He discovers, however, that his father is actually alive and well as the proprietor of an old-fashioned bathhouse with all the amenities for its colorful geezer clientele. The old and the new are satirically contrasted by the modern shower Da Ming takes in a grotesque car-wash-type contraption serving as a time-saving rebuke to the more leisurely full-bath ceremonies presided over by Master Liu. The cards are stacked in familiar old Hollywood fashion against the go-getter from the big city, who has lost touch with the warmer, friendlier life he has left behind. Da Ming has never told his wife about his retarded brother, who becomes as obtrusively “heartwarming” as his counterpart in the recent Mifune , not to mention Dustin Hoffman’s Oscar-winning idiot savant in Rain Man (1988).
I must confess that I found all the tiny, ritualized subplots centered on the venerable bathhouse laboriously cute. The repressed, virtually tongue-tied Beijing bumpkin who can sing with dreadful sincerity “O Sole Mio” only when water is pouring down on him is one of the more tedious contrivances devised to make us feel vaguely guilty for the billions of people not quite ready for prime time. Nor was I particularly moved or charmed by the old men who compete with each other by racing their pet crickets. With the bathhouse scheduled to be torn down for a shopping mall and some high-rise housing, the cricket-fanciers lament that their pets couldn’t handle the heights. I don’t want to invoke compassion fatigue at this point, but there is a limit to the number of life’s changes I can mourn.
Still, the eminent anthropologist Lionel Tiger has championed Shower as an eloquent protest against the global-free-trade euphoria over the New Economy that is stranding so many people in the ‘hoods, the ghettos and the backwaters. Nonetheless, I found the movie slick and facile, despite its good intentions.
The Cure for Homosexuality
Jamie Babbit’s But I’m a Cheerleader , from a screenplay by Brian Wayne Peterson, based on a story by Ms. Babbit, is described in the production notes as “a candy-colored satire about the absurdity of ‘curing’ homosexuality.” The humanist premise of the movie is acceptable, but what kind of audience finds this degree of caricature and stereotyping at all amusing? And even as harmless camp, it is not as well constructed as it should be.
Natasha Lyonne’s Megan plays a popular cheerleader with good grades and a football-team captain as a boyfriend. Nonetheless, the ominous “but” in the title suggests that Megan is living in a fool’s paradise. Why else should her mind flash to the sports bras and exposed underwear of her ebullient colleagues when she is enduring one of her boyfriend’s slobberingly inexpert tongue-kisses. And why does she keep girl pinups in her locker? For the same reason, I suppose, that Sal Mineo kept a bare-chested pinup of Alan Ladd in his locker back in the more subtextual days of Nicholas Ray’s Rebel Without a Cause (1955), with James Dean and Natalie Wood waving the banner of sentimental heterosexuality.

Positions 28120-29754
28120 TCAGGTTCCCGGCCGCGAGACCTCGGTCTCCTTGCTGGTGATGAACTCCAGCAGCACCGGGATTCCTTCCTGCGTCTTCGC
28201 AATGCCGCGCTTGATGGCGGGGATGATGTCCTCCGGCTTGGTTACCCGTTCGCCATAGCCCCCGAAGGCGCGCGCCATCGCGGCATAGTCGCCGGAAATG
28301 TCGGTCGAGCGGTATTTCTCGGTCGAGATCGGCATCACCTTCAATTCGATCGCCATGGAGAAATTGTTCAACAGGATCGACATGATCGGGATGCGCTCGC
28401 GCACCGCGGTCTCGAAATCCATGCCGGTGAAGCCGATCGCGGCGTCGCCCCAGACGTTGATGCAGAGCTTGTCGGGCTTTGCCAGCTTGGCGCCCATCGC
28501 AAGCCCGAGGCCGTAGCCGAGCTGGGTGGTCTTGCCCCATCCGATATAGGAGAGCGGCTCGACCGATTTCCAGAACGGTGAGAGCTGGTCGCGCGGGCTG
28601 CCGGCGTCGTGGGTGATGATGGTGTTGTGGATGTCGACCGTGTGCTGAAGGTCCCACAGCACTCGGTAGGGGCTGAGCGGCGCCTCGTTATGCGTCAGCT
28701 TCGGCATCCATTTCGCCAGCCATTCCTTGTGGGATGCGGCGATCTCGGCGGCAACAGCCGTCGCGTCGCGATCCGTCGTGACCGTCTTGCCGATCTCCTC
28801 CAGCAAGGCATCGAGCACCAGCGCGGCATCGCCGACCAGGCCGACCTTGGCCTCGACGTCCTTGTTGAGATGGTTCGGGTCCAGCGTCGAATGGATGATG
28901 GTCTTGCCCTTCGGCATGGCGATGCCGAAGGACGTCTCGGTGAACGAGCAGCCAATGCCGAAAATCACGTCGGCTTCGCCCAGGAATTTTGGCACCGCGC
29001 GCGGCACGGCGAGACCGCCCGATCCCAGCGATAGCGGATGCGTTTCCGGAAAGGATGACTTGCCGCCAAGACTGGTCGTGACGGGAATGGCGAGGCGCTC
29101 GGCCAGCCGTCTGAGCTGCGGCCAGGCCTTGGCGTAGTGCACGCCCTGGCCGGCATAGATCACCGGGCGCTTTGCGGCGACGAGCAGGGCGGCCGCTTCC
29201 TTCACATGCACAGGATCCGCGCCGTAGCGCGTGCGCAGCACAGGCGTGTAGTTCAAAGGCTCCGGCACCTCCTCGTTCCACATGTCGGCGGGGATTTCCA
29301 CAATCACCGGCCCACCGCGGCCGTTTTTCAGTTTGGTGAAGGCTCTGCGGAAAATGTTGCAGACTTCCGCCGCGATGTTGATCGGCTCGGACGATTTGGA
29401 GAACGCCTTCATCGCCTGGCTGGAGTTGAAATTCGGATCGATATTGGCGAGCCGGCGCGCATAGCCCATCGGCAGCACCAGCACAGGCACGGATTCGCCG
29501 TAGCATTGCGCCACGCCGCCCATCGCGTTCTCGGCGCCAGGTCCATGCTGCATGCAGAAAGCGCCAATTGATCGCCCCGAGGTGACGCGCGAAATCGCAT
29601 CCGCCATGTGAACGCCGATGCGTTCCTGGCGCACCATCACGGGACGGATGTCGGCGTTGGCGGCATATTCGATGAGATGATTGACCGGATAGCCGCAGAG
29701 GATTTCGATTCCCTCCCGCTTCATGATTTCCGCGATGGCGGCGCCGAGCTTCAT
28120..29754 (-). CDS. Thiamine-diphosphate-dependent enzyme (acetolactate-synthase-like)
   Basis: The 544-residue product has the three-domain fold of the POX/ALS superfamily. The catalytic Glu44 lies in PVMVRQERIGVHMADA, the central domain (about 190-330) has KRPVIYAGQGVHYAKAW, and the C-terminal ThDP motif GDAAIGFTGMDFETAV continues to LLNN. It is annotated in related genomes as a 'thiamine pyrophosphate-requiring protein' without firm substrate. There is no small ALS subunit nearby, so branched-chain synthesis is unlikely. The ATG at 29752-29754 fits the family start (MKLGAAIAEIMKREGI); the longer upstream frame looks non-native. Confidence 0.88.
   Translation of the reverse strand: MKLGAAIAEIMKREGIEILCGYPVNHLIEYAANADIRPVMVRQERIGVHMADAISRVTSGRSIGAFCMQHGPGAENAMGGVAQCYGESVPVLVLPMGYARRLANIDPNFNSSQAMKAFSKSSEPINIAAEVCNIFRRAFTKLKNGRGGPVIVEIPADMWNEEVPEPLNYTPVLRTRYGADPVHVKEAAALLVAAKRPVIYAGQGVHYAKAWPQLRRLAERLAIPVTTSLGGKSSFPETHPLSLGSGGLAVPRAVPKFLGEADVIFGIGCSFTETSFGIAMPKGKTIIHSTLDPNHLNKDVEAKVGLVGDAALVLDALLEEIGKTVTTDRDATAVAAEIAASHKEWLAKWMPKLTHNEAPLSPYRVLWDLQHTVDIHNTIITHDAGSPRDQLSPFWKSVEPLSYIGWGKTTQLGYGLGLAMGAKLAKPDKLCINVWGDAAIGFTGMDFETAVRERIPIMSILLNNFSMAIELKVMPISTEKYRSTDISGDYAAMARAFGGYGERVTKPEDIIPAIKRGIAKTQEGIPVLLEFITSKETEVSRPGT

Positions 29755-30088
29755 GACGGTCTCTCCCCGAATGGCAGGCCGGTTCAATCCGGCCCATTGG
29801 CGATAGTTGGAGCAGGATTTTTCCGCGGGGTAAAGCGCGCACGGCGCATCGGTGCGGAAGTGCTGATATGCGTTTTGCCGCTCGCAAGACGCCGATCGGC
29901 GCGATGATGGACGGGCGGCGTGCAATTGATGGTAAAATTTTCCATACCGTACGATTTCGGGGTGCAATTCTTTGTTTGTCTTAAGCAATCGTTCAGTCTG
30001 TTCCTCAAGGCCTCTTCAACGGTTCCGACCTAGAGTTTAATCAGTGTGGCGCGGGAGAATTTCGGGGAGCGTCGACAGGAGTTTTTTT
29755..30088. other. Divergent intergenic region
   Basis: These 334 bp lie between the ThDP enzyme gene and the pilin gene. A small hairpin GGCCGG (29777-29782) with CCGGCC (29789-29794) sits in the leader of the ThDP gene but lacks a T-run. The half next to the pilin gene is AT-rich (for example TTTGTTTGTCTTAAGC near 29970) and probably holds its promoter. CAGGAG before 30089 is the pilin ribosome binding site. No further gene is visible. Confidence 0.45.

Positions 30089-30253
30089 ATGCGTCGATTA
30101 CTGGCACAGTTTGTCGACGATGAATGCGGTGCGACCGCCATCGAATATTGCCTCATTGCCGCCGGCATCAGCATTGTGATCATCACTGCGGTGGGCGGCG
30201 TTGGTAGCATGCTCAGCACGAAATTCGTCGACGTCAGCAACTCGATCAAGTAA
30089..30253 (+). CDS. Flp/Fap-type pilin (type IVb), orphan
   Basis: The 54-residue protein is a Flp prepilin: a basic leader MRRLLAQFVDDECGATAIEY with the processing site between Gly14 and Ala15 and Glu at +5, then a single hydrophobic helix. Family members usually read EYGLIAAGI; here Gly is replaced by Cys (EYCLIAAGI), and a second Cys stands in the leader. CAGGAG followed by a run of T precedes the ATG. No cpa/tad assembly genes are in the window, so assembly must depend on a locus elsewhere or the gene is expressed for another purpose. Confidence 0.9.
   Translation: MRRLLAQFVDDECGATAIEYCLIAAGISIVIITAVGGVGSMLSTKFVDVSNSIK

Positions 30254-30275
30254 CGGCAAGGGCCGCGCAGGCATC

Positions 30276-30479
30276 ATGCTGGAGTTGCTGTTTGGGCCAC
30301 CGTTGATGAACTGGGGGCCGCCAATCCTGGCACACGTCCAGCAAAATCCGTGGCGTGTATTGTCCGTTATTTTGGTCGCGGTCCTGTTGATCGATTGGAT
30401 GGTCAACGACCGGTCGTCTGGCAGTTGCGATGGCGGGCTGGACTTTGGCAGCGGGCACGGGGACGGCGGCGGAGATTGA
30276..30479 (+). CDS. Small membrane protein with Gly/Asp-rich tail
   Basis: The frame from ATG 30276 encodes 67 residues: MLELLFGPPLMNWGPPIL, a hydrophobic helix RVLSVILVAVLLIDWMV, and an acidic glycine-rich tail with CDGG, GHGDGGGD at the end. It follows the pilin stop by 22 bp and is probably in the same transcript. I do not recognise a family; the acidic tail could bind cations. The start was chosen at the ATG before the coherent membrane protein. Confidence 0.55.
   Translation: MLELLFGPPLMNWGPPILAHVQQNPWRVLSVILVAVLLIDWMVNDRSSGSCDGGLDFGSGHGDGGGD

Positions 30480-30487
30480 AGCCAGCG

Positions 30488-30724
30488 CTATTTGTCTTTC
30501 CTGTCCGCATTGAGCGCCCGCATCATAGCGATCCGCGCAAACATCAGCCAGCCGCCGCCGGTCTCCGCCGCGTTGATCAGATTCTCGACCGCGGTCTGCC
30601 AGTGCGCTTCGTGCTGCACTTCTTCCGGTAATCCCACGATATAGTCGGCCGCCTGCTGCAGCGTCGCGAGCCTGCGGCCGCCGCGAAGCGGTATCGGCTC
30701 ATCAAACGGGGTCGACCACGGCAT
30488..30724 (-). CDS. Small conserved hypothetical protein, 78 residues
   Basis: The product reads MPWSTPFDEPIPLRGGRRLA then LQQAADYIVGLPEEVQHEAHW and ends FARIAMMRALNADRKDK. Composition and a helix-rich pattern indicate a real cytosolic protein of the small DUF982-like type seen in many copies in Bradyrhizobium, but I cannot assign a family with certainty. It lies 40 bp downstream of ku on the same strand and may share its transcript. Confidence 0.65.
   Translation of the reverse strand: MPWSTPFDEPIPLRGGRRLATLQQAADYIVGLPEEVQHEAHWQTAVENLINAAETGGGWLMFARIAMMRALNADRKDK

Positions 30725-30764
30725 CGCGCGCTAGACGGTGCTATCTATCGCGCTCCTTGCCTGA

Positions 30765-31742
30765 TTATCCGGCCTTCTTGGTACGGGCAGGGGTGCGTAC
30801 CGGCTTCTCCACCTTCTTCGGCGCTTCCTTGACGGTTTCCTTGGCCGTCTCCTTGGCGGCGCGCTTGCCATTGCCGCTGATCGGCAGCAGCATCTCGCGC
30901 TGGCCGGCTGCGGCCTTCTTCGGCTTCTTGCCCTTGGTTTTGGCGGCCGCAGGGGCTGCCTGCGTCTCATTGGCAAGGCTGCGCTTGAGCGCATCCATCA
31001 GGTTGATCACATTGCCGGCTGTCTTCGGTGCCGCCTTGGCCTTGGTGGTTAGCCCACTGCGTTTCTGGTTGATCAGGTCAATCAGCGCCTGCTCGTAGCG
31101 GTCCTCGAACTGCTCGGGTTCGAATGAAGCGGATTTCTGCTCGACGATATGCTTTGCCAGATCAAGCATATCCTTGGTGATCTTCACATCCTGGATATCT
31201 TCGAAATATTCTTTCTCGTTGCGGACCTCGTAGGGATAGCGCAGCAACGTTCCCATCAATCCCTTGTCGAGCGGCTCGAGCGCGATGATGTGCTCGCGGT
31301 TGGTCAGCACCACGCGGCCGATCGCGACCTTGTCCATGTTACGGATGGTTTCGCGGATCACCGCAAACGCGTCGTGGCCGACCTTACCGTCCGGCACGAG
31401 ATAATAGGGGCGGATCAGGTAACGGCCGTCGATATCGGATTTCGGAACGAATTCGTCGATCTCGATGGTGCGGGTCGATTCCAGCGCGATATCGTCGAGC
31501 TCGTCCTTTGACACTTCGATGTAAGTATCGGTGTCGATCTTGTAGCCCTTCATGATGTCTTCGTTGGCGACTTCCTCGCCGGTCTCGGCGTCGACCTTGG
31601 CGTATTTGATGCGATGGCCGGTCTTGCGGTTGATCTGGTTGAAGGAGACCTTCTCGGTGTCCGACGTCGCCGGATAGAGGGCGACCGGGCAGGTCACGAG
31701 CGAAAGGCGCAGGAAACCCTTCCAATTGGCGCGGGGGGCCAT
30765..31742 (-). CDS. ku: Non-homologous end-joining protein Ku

Before Megan knows what’s hit her, she is exposed as a lesbian and whisked away to a homo-rehab camp called True Directions, presided over by a supposedly straight dominatrix named (with suspicious blandness) Mary Brown and played by Cathy Moriarty without a trace of mischievous irony. The male camp commandant is a reformed gay man named Mike, played out of drag by the celebrated transvestite RuPaul Charles. Thus, from the beginning we are cued that Megan’s is not a sexual Dreyfus case in which she is trying to prove her innocence to the charge of lesbianism. Instead, once she meets Clea DuVall’s Graham, the dazzled Megan begins to revel and rejoice in her guilt with the only sincerely erotic sex scenes in the film. The rest is arch posturing and silly simulations, with Mary Brown on hand to ridicule heterosexual foreplay as stuff for sissies. The rehab-camp’s “final exam” is a study in humorless idiocy.
More years ago than I care to remember, I wrote a mildly homophobic article in The Village Voice entitled “Heteros Have Problems, Too,” and I thought I would never hear the end of it. What I was complaining about were what I then perceived as the excesses of gay self-pity. This was well before the onset of AIDS changed the ground rules of such discussions forever. Today, I am much older, and not all that much wiser on the subject. Indeed, I have encountered over the years so many effete heterosexuals and so many muscular homosexuals that I have stopped assuming that I can tell the difference.
But as gay and lesbian attachments become more commonplace and less exotic on the screen and off, the old power factors come into play once more as troublesome obstacles to universal happiness. Straight or gay, Megan and Graham are attractive enough to pick and choose. Still, nothing is easy, least of all the elective affinities. That is why the old narratives never die.